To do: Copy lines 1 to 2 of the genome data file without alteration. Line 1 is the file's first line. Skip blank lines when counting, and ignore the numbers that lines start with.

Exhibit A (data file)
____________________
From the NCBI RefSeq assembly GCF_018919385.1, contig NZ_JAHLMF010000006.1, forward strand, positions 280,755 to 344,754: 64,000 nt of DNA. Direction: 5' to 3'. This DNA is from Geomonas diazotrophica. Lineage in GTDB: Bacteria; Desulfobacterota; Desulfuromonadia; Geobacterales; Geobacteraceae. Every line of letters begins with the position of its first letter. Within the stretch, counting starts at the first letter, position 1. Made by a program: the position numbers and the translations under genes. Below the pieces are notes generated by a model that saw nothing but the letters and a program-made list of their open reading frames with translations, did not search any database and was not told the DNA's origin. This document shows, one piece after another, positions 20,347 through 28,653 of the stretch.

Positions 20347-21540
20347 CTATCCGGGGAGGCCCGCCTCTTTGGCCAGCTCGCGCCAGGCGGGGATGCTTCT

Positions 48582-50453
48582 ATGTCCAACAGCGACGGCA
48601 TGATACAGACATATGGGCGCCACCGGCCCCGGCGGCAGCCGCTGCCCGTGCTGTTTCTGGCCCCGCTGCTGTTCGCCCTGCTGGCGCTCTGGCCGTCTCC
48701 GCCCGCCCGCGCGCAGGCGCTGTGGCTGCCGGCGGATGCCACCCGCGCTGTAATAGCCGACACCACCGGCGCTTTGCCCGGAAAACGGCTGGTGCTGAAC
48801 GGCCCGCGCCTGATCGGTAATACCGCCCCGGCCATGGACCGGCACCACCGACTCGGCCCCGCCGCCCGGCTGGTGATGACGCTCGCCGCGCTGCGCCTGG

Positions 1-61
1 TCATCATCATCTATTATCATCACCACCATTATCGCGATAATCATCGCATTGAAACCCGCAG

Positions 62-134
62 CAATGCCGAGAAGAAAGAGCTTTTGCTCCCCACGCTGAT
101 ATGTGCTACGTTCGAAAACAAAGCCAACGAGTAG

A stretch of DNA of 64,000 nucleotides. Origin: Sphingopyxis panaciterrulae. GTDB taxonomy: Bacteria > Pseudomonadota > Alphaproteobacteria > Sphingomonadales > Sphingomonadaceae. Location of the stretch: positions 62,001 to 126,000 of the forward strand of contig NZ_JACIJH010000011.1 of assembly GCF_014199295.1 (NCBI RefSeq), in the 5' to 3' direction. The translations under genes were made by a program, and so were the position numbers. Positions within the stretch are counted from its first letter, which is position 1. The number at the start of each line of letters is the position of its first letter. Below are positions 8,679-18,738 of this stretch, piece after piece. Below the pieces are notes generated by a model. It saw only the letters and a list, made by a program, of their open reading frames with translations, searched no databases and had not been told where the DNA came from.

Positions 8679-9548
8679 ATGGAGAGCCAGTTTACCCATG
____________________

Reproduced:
From the NCBI RefSeq assembly GCF_018919385.1, contig NZ_JAHLMF010000006.1, forward strand, positions 280,755 to 344,754: 64,000 nt of DNA. Direction: 5' to 3'. This DNA is from Geomonas diazotrophica. Lineage in GTDB: Bacteria; Desulfobacterota; Desulfuromonadia; Geobacterales; Geobacteraceae. Every line of letters begins with the position of its first letter. Within the stretch, counting starts at the first letter, position 1. Made by a program: the position numbers and the translations under genes. Below the pieces are notes generated by a model that saw nothing but the letters and a program-made list of their open reading frames with translations, did not search any database and was not told the DNA's origin. This document shows, one piece after another, positions 20,347 through 28,653 of the stretch.

Positions 20347-21540